What Ignatieff should have done
Michael Ignatieff has shown a surprising tone-deafness to the anti-Chinese insults made by his senior aide, Warren Kinsella. Ignatieff is still in denial mode -- not understanding that, although his fancy faculty lounge friends might chuckle along with Kinsella's "cat meat" comments, it deeply insulted Chinese Canadians. Even Kinsella grudgingly admitted he had to apologize. Ignatieff? Still nothing. You'd think that his multicultural outreach team would be phoning and e-mailing him incessantly. Then again, maybe he doesn't have a multicultural outreach team.
What should Ignatieff have done? He should have renounced and denounced Kinsella's bigoted remarks. And then he should have done something symbolic and classy -- and probably something eye-catching, suitable for the Internet. Something that could spread as quickly through the outraged blogosphere as Kinsella's original insult. But he did nothing -- other than let Kinsella dig deeper.
Not so Jason Kenney, the Minister of Multiculturalism, Citizenship and Immigration, and Pierre Poilievre and Alice Wong, two other Conservative MPs. What did they do? They went for lunch today to the Yang Sheng restaurant, the one defamed by Kinsella. And Kenney gave Mr. Feng, the proprietor, a Certificate of Excellence. You can see a picture of Kenney giving the award to a beaming Mr. Feng. I bet it feels nice to be treated with some respect -- even some flattery -- after being dragged through Kinsella's muck for a week.
Good for Kenney and Poilievre (and Wong, not in the frame).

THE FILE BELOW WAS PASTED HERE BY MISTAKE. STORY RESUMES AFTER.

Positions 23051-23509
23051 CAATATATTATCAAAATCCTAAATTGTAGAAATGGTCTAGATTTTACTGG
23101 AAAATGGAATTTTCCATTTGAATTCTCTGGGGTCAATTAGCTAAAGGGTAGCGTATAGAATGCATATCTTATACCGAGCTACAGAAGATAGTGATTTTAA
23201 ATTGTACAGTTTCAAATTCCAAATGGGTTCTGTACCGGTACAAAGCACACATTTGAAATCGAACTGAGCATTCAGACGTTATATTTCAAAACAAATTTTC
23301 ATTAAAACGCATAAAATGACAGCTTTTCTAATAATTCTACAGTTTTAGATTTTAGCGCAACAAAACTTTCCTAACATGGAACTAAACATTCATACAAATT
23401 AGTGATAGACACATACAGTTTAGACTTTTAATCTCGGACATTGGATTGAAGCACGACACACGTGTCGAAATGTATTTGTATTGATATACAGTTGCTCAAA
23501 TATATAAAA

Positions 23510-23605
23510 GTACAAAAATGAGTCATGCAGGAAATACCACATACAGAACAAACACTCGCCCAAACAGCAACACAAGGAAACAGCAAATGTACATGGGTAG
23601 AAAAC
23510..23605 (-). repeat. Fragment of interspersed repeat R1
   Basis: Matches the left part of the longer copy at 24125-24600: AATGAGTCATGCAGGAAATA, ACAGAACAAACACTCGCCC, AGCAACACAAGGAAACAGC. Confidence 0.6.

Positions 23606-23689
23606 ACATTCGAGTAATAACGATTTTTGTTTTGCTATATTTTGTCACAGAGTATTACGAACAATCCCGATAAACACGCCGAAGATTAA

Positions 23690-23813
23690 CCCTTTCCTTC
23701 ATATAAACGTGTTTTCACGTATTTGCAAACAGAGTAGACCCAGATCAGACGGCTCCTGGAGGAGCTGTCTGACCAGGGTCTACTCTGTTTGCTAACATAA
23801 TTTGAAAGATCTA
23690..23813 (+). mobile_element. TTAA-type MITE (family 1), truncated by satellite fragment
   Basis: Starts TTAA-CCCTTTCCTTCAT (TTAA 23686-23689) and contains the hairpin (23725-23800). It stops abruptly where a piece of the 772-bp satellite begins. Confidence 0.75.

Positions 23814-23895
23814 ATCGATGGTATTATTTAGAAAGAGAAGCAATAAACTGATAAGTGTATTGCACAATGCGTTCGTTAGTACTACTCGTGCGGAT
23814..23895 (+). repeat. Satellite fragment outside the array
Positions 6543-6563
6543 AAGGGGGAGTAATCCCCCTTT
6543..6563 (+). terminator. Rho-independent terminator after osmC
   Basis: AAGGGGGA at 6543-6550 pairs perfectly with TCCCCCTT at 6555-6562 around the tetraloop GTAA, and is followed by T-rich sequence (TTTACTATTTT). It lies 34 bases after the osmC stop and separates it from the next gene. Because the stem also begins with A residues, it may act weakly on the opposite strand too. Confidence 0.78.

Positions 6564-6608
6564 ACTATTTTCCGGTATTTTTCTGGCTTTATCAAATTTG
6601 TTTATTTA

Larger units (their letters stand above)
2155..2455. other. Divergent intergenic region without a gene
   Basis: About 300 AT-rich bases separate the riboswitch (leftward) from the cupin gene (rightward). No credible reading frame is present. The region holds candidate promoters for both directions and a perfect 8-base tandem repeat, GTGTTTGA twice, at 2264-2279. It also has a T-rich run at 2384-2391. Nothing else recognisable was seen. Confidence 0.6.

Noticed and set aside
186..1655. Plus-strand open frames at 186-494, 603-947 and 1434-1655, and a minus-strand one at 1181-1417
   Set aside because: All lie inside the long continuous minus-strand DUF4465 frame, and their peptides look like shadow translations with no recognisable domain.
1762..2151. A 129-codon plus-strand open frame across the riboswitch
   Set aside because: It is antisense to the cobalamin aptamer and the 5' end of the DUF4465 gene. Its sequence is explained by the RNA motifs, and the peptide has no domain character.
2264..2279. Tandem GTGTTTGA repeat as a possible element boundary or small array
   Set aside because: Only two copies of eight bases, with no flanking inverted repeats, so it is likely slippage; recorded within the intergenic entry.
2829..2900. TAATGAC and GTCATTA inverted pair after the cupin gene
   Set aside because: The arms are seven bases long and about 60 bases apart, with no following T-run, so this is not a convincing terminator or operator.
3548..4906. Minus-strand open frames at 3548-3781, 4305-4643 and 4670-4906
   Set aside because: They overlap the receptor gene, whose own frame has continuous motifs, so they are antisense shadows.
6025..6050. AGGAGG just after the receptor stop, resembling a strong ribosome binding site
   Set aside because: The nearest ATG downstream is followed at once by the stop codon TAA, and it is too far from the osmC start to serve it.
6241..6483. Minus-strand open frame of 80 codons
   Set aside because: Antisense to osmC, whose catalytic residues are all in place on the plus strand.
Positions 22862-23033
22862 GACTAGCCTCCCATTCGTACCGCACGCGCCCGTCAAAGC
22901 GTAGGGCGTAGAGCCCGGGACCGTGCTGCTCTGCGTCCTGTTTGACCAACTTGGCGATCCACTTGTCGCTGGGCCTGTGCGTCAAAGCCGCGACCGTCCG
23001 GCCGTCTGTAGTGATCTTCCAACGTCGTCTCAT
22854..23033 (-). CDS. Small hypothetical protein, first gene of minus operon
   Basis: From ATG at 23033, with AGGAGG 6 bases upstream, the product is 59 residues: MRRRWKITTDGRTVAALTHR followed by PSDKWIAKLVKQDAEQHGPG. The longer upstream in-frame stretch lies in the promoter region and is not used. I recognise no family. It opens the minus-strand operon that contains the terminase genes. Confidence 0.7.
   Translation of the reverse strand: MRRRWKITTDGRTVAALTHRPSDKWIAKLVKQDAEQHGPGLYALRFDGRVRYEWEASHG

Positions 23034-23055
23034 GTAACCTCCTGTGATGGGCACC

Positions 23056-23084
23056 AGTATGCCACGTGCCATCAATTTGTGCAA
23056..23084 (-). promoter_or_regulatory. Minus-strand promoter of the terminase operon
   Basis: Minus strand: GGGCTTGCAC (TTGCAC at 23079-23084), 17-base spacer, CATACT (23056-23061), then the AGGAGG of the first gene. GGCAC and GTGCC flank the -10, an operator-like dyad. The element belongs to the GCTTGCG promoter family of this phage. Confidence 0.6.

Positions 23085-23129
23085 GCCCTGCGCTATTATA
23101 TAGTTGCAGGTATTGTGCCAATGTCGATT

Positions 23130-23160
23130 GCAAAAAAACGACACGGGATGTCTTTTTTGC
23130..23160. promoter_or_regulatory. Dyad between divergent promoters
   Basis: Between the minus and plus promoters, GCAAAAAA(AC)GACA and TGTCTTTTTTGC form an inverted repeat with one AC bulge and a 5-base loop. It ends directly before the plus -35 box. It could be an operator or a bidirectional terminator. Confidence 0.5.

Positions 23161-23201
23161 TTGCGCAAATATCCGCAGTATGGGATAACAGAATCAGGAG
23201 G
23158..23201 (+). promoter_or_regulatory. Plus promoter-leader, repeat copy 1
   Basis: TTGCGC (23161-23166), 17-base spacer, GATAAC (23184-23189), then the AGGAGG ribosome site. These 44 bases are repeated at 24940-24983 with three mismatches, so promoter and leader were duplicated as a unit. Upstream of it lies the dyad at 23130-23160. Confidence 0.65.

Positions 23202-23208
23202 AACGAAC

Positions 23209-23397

Their visit today was the right thing to do. I thought Ignatieff was more of a mensch than Kinsella, and that he would have done something like this. I bet Jean Chretien would have -- he knows that personal insults like Kinsella's are never forgotten -- but that personal acts of graciousness, like Kenney's, Poilievre's and Wong's -- are never forgotten either.
All of which makes me more certain that the Liberals aren't on their A game. Back in the 1990s, it was easy for the Liberals to win -- three majorities in a row! -- even though they received as little as 38% of the vote. The right was divided, and central Canada seemed to be buying the demonization of Preston Manning as a "scary" extremist.
How different things are now -- it's the left that's split three ways (four, including the Greens), and the right that's united; Canadians are more likely to think of Stephen Harper as boring than as "scary". And -- this is my point -- ethnic minorities that the Liberals took for granted in the 1990s are now streaming en masse to the Conservatives. And they're more electorally important than ever.
I truly believe that Catscam -- besides showing latent anti-Chinese sentiments within the Liberal ranks (I'm talking to you too, Robert Silver) -- will cost the Liberals at least 50,000 votes in the next election, in battleground ridings in Vancouver, Toronto and elsewhere.
Paul Wells sure got Kinsella's number right: an overrated blowhard who's still acting like an impolite frat boy at age fifty.